This state of intense relaxation buffers emotional reactions to internal and external events, allowing the subject to safely expose themselves to what would normally be anxiety-provoking thoughts, memories, and situations.
The overall intensity of the float experience varies from person to person. Ordinarily, floaters leave feeling a greater sense of well-being than when they came in. They are relaxed yet alert, smiling, and ready to face the world. Many report that their senses are heightened: colors look brighter, things taste and smell better. Clients often report feeling more at peace, centered, rejuvenated, present, optimistic, compassionate, and empathic. Brad, a friend and first-time floater, related the following experience to me, which serves as an excellent example of a typical float experience:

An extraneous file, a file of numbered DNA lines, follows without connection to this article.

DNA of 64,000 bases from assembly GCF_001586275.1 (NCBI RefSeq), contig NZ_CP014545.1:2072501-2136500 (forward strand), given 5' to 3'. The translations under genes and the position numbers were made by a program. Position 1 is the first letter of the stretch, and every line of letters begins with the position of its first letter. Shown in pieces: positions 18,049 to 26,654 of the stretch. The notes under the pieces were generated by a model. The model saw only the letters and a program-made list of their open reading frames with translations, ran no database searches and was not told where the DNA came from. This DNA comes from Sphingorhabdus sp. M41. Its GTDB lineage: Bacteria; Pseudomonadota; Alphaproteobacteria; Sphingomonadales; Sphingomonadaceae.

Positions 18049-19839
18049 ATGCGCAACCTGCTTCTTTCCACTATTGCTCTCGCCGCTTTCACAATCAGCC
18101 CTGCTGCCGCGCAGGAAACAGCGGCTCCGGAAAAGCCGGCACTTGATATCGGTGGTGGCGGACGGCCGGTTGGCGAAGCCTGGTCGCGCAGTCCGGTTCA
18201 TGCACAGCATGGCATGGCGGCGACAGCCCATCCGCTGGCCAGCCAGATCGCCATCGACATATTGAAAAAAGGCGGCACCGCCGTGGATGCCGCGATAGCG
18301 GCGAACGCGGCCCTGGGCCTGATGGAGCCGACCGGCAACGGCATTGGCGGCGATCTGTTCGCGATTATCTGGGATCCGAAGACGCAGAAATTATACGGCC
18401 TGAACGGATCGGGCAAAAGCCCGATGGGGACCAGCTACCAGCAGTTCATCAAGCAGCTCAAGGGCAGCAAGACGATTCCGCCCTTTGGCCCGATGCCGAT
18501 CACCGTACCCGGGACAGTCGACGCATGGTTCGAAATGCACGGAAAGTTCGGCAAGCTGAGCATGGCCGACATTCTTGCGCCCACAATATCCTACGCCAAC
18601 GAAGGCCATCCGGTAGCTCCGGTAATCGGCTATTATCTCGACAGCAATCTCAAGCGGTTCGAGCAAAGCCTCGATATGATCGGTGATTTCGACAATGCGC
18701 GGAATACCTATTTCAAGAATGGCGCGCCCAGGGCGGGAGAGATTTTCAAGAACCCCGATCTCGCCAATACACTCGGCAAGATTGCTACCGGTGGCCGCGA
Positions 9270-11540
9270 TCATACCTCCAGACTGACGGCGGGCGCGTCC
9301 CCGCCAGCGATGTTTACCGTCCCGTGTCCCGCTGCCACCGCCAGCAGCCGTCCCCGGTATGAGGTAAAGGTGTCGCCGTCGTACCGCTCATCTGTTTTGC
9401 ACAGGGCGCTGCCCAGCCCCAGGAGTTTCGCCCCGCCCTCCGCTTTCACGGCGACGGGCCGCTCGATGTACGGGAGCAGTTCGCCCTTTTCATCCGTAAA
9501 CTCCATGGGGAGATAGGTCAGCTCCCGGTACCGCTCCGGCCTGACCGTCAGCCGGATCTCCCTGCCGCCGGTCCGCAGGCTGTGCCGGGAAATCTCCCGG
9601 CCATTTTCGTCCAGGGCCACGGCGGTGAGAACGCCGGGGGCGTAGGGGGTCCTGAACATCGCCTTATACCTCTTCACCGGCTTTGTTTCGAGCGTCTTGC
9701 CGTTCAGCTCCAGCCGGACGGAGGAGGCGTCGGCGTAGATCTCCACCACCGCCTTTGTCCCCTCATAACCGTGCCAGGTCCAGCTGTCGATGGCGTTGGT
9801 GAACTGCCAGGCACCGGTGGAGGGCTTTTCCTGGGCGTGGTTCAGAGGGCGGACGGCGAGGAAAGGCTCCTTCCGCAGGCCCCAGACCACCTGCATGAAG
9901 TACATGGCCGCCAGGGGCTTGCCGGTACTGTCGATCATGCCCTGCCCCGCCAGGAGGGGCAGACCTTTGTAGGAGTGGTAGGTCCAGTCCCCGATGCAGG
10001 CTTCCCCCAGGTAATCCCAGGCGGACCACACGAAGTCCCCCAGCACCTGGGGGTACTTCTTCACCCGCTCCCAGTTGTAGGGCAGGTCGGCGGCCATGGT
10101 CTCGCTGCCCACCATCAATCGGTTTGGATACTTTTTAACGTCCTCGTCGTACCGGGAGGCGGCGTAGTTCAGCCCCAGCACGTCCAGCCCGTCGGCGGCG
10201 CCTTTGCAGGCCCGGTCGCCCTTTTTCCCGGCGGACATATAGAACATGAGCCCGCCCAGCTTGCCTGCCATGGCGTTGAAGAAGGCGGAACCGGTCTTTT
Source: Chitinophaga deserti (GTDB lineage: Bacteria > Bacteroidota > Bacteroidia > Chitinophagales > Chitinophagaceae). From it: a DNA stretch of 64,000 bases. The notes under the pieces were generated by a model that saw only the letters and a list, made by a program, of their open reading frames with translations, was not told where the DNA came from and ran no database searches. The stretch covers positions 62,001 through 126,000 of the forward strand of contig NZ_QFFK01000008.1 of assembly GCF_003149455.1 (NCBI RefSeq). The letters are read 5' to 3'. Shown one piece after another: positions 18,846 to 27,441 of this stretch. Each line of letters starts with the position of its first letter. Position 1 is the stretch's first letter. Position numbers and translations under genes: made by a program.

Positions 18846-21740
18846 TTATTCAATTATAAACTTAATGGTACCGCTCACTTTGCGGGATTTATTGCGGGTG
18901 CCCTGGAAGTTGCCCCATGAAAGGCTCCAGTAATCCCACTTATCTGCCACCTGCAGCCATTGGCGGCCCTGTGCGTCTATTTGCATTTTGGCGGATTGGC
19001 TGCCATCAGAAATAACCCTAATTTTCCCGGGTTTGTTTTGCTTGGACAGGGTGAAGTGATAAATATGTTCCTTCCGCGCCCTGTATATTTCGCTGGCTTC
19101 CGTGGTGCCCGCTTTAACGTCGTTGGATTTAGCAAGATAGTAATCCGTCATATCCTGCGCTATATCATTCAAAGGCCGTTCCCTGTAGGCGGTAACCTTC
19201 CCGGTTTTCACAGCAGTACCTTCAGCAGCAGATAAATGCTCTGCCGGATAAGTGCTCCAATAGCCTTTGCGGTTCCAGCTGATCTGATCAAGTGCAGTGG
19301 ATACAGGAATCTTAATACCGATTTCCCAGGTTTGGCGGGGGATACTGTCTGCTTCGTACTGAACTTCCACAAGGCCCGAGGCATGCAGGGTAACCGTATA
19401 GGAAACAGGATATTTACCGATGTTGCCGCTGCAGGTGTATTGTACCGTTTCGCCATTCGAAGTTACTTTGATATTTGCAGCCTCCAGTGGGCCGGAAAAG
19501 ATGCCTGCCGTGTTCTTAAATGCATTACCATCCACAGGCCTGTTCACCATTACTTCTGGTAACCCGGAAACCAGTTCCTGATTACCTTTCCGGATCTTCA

On the drive to the center, Brad was in a state of anger, stress, and agitation that was fairly typical for him whenever he got behind the wheel of an automobile. He felt nothing but contempt for the other drivers, bikers, and pedestrians, and bestowed upon them his usual barrage of epithets. He arrived at the center and the float itself seemed unremarkable, relaxing but a little boring. But after leaving the tank, he noticed that his mood was markedly different. He felt happier and more relaxed. On the drive home the rage was gone. The other drivers were now his friends and traveling companions, and he was happy to share the road with them. He arrived home to his fiancée and upon seeing her felt an upwelling of warmth and affection that was nearly overwhelming.